As I walked up to the counter to order, I kept looking around the room. The industrial theme of the room was broken up by some really colorful paintings. There was just enough merchandise to satisfy the most discreet client’s desires. The room and all its furnishings were clean and inviting. But there was one problem I couldn’t overlook.
“You have a great place…but where is everybody?” I asked as I stood at the counter.
About an hour earlier, I did a Google search for ‘restaurants nearby.’ We had driven over to Sandpoint, Idaho, for my wife’s appointment and decided to stay for lunch. Many of the choices that came up just didn’t look appealing, and several others we already tried. We have been to Sandpoint dozens of times and its restaurant choices are as good or better than nearby Spokane. [Note: Whether you’re a foodie, traveler, wine lover, or not, please check out my earlier post ‘Dining in Tuscany.’]
Yes, my wife and I have been to all 50 States and about 100 countries between us and we definitely have a ‘mental’ checklist of things we do/do not like when choosing a place to eat, drink, or just relax. As I clicked on ‘Barrel 33 Sandpoint,’ the first thing I noticed was that they only had four ratings—all ‘thumbs ups.’ This doesn’t usually matter too much in our decisions as I know ‘ratings and reviews,’ both positive AND negative, can be bought.
With that in mind, the first place I look at is their website. Is it up to date, easy to navigate, and has enticing photos? Next comes a look at their menu. We will eat just about anything, but definitely look for the more eclectic items—bacon-wrapped, goat cheese-filled dates; healthy soup and salads using fresh, local ingredients; unique ‘starters’ as we normally don’t eat too much (quality over quantity); and a good selection of wine—ABC…or Anything But Chardonnay—for my wife.
Barrel 33 hit on ALL our items, so we decided to check them out. As we drove downtown, we wondered how come we hadn’t tried them before.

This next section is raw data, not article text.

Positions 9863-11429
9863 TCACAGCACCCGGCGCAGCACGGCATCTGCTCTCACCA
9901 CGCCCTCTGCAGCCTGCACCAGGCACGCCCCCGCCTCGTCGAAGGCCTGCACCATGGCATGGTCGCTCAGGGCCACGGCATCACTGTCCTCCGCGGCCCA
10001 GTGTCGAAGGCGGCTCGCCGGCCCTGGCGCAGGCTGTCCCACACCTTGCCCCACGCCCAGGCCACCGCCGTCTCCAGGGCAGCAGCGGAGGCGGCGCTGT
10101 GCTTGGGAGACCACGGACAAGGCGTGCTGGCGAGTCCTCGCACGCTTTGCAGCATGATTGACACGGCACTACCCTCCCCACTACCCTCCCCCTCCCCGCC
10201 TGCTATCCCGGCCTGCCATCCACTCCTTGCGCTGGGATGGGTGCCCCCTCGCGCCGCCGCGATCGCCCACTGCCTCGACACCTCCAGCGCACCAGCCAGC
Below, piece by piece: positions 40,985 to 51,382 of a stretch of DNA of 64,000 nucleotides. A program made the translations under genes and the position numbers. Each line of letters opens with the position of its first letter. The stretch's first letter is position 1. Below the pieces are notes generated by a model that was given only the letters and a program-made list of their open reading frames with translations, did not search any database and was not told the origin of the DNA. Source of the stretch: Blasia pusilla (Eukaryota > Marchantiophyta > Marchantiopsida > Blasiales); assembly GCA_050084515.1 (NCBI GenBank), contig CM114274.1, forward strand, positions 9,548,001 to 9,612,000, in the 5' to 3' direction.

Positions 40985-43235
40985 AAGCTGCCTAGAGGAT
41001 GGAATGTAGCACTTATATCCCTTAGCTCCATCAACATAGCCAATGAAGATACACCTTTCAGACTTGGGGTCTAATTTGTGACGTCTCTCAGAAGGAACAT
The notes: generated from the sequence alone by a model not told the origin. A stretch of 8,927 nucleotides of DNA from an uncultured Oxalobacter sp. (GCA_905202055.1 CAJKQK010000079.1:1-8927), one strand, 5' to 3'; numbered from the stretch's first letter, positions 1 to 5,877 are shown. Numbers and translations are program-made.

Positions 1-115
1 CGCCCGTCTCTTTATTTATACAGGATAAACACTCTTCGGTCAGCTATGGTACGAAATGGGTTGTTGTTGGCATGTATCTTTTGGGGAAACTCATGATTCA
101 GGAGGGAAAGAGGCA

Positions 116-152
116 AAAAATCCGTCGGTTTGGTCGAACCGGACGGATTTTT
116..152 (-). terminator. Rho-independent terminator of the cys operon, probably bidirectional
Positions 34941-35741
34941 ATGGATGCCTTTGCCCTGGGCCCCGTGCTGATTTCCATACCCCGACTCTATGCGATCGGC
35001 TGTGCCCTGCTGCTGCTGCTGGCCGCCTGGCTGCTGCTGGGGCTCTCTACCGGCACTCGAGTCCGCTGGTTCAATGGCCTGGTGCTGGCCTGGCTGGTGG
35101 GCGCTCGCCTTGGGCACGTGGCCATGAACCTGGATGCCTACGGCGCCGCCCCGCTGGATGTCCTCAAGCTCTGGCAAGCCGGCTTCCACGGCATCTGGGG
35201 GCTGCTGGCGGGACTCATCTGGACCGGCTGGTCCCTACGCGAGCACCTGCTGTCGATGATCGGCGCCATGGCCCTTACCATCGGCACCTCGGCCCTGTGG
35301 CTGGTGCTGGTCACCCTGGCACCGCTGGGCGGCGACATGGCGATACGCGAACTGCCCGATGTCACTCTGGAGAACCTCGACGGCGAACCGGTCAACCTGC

I let my wife out in front of the restaurant and proceeded to go around the block(s) for about 10 minutes looking for a place to park; it was lunchtime and all the open parking spots seemed to be on the opposite side of the street.
After finally parking a couple of blocks away, I walked to the restaurant. Every time I passed by it there were people in front of it, so I assumed it was packed. My wife wasn’t standing outside, so that was a good sign.
Once inside, as I mentioned before, the first thing I noticed was that aside from my beautiful wife looking through the merchandise, the only two people in the restaurant were the couple behind the counter.
Although I am getting older—dementia be damned—I still have a pretty good memory and this place had the potential to be one of the top ‘speak easy’ kind of places we had ever been to.
About halfway through our ‘charcuterie,’ which could hold its own anywhere, I logged into their review site and gave them a ‘thumbs up.’
Now I realize things might be different when they’re packed, but I was very impressed when Damon Eder, the manager, took the time to give us a tour of the facility. As I mention in my book, I am fortunate to have a mind that never stops—some people might call it ADD or something. As we toured the awesome place I kept thinking of ideas—maybe I could do a book signing here; maybe my wife and her friends could do one of their painting classes; or maybe they could expand on their idea to have ‘takeout’ for boats and do one of those ‘catered cruises’ featuring their fantastic food and beverages (we’ve done several throughout the world and they’re a blast).
Anyhow, we’ll definitely be back…with friends, to get one of those paintings for our wine room, and just to see what else is new.
I would like to contrast and compare the highly positive experience we had with Damon and Barrel 33 with some of my recent ‘dealings’ with online influencers, superstars, and mega-millionaires.
So far, I have done EVERYTHING with respect to writing and marketing my book, building my website, building content through blog posts and articles, etc. Now, I’ll be the first to admit that I have gained a lot of ‘free’ knowledge from some incredibly brilliant people online. And I’ll admit that I could’ve definitely done things better, faster, and easier if I would’ve paid for online courses, coaching, and mentoring (all things which I do…just on different topics).